What is in this article?:
- Sod-based rotation improves cotton yields
- Recycling nutrients
• Generally, researchers are getting higher lint yields following grazing and yields were numerically higher in the grazed non-irrigated plots than in non-grazed irrigated plots in normal years.
“This is the second year we have looked at the root mass, and down to a meter deep, we have almost twice as many roots from the oat crop following sod as compared to the conventional system. We’re recycling nutrients because the oat roots are able to pick up nutrients from deeper in the soil profile than the conventional rotation, which is the best conservation-tillage we know how to use,” says Wright.
He says yields were measured on cotton, irrigated versus non-irrigated.
“When we first plant, and May is normally dry in the Southeast, the irrigated crop will come up and do well. The non-irrigated looks very poor and stands are slow to establish. But later on, the non-irrigated does catch up. In the smaller plots, for 10 years in a row now, the non-irrigated cotton in the bahiagrass system has out-yielded the irrigated cotton in the standard rotation. A lot of this has to do with the rooting depth and the growth of the roots.”
In the top foot of the soil, he says, there are more nutrients in the grazed versus the ungrazed because cattle are recycling a lot of the nutrients.
“We have about twice the amount of nutrients in the top foot of soil where the cattle are actually recycling the nutrients. Looking at it on a dollar basis, we’re recycling about $120 worth of nutrients over a standard cover crop.”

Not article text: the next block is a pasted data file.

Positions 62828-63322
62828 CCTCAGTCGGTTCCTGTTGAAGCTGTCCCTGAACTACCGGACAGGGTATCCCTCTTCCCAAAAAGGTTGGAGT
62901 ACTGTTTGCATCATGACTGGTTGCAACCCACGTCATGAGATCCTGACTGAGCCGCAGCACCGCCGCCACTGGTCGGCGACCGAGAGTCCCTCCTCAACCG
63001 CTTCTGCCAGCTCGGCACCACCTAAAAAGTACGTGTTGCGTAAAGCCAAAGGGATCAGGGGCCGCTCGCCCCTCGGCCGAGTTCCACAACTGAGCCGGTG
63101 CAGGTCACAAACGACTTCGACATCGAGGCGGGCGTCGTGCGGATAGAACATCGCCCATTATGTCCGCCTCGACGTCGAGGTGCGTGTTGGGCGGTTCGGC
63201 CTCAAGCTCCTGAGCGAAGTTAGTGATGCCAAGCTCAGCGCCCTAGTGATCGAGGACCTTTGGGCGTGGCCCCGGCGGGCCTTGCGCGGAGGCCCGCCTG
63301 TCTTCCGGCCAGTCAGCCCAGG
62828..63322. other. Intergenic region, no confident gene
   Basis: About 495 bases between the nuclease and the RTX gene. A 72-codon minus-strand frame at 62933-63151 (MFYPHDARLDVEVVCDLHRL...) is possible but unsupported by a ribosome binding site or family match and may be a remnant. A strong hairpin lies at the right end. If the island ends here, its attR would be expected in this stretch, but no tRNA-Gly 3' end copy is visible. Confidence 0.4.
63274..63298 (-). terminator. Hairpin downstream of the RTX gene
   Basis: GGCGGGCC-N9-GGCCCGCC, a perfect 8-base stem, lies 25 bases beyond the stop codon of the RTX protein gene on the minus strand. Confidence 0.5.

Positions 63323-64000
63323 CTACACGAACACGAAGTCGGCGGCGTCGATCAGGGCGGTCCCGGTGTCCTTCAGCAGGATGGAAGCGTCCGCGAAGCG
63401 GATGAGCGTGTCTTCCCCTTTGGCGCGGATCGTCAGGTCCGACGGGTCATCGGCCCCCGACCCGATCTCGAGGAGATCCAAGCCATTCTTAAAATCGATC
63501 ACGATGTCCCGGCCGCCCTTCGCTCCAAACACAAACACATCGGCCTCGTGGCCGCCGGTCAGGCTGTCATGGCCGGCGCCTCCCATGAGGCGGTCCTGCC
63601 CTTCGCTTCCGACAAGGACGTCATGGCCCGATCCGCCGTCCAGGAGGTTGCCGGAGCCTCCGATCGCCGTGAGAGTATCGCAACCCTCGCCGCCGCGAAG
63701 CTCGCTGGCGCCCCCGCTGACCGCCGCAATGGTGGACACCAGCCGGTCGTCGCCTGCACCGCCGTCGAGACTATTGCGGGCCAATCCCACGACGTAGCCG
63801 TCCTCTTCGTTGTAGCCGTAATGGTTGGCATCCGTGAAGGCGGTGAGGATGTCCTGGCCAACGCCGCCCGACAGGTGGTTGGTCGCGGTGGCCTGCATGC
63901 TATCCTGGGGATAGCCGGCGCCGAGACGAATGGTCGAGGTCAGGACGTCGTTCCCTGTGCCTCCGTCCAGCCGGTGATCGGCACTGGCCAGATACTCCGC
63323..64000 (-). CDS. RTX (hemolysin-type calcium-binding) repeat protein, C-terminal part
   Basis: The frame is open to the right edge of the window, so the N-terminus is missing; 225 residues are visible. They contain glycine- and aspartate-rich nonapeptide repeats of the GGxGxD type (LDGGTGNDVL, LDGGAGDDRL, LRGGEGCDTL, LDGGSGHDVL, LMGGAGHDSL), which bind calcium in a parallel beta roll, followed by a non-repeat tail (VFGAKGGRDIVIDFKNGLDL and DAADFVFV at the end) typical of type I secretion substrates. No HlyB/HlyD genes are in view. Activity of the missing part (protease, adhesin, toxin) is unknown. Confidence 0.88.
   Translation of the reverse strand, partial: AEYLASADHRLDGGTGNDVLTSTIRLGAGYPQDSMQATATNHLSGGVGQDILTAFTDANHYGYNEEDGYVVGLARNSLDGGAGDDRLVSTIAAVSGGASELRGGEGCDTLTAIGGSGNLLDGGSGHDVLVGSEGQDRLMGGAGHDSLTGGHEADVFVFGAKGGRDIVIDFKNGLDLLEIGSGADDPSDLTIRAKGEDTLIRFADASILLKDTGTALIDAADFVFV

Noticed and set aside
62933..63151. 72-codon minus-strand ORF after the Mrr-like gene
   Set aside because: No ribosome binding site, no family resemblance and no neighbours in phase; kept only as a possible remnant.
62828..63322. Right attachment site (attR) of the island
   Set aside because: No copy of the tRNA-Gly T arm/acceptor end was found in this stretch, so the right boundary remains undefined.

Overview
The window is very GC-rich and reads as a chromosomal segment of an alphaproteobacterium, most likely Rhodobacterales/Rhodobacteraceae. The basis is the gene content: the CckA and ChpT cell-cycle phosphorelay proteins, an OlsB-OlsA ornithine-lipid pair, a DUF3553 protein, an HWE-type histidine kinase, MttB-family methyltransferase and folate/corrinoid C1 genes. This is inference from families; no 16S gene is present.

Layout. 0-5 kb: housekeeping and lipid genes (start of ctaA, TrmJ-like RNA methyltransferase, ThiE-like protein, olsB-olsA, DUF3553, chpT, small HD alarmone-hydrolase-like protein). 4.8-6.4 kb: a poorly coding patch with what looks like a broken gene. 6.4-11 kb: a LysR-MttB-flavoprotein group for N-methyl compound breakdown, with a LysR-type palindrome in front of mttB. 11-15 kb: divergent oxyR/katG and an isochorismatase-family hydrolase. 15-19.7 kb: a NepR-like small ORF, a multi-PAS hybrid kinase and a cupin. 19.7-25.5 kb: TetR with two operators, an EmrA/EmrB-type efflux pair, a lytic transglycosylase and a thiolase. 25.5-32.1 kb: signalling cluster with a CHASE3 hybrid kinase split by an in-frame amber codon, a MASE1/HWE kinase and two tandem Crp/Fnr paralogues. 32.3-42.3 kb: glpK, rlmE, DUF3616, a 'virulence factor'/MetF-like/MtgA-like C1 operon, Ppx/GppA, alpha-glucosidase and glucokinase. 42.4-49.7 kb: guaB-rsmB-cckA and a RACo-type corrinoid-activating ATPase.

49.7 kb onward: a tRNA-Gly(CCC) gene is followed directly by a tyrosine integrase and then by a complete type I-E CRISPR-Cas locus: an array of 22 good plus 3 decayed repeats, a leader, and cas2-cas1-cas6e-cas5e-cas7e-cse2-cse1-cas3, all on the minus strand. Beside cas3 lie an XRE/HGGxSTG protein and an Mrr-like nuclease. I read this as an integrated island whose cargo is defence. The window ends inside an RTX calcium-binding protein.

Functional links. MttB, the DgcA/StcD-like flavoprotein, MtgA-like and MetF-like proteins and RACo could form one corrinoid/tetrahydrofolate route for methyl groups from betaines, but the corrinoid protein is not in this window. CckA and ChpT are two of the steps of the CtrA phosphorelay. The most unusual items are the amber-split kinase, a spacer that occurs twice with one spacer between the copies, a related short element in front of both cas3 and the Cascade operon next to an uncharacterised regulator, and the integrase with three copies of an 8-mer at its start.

Looking at yields, in 2007, there was a difference of about 175 pounds of lint where the cover crops were grazed versus not being grazed, says Wright. In the irrigated cotton, there was about 250 pounds more lint than in the non-grazed. In the non-irrigated, the difference was about 450 pounds.
“In 2009, even in the non-irrigated, we made three bales, and conditions were dry.
In general, with small plots and winter grazing, we do have higher yields — two to three to four-bale potential — following bahiagrass with the winter grazing.”
Generally, researchers are getting higher lint yields following grazing and yields were numerically higher in the grazed non-irrigated plots than in non-grazed irrigated plots in normal years, he says. Total nitrogen in the soil and uptake were greater in the grazed plots, grazing winter cover increased cotton yields, and root mass of cotton, peanut and winter grazing were higher following bahiagrass.